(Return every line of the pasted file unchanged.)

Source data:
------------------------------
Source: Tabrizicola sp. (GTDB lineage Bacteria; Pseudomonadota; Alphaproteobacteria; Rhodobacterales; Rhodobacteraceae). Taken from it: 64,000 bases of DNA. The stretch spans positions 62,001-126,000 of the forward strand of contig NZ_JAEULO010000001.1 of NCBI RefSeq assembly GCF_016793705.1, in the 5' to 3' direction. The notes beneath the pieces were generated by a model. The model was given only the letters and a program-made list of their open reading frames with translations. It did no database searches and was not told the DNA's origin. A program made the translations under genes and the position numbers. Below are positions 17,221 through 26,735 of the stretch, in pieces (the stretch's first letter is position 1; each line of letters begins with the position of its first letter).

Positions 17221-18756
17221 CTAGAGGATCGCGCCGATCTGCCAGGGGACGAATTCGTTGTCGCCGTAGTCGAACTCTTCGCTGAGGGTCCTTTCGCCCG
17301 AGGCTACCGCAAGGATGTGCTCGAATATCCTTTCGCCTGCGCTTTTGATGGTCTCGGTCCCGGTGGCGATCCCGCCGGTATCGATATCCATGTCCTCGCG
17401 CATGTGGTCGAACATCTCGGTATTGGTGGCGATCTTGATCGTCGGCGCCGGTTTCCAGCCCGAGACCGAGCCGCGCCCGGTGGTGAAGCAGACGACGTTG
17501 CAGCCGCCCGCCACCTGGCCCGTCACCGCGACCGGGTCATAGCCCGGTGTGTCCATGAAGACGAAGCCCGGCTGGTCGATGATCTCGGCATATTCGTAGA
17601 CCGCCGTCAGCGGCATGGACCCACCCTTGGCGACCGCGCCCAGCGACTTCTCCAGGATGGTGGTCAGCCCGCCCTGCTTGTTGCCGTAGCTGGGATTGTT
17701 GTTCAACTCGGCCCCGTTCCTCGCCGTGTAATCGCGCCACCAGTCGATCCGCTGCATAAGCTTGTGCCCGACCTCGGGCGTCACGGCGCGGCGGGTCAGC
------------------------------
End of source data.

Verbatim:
Source: Tabrizicola sp. (GTDB lineage Bacteria; Pseudomonadota; Alphaproteobacteria; Rhodobacterales; Rhodobacteraceae). Taken from it: 64,000 bases of DNA. The stretch spans positions 62,001-126,000 of the forward strand of contig NZ_JAEULO010000001.1 of NCBI RefSeq assembly GCF_016793705.1, in the 5' to 3' direction. The notes beneath the pieces were generated by a model. The model was given only the letters and a program-made list of their open reading frames with translations. It did no database searches and was not told the DNA's origin. A program made the translations under genes and the position numbers. Below are positions 17,221 through 26,735 of the stretch, in pieces (the stretch's first letter is position 1; each line of letters begins with the position of its first letter).

Positions 17221-18756
17221 CTAGAGGATCGCGCCGATCTGCCAGGGGACGAATTCGTTGTCGCCGTAGTCGAACTCTTCGCTGAGGGTCCTTTCGCCCG
17301 AGGCTACCGCAAGGATGTGCTCGAATATCCTTTCGCCTGCGCTTTTGATGGTCTCGGTCCCGGTGGCGATCCCGCCGGTATCGATATCCATGTCCTCGCG
17401 CATGTGGTCGAACATCTCGGTATTGGTGGCGATCTTGATCGTCGGCGCCGGTTTCCAGCCCGAGACCGAGCCGCGCCCGGTGGTGAAGCAGACGACGTTG
17501 CAGCCGCCCGCCACCTGGCCCGTCACCGCGACCGGGTCATAGCCCGGTGTGTCCATGAAGACGAAGCCCGGCTGGTCGATGATCTCGGCATATTCGTAGA
17601 CCGCCGTCAGCGGCATGGACCCACCCTTGGCGACCGCGCCCAGCGACTTCTCCAGGATGGTGGTCAGCCCGCCCTGCTTGTTGCCGTAGCTGGGATTGTT
17701 GTTCAACTCGGCCCCGTTCCTCGCCGTGTAATCGCGCCACCAGTCGATCCGCTGCATAAGCTTGTGCCCGACCTCGGGCGTCACGGCGCGGCGGGTCAGC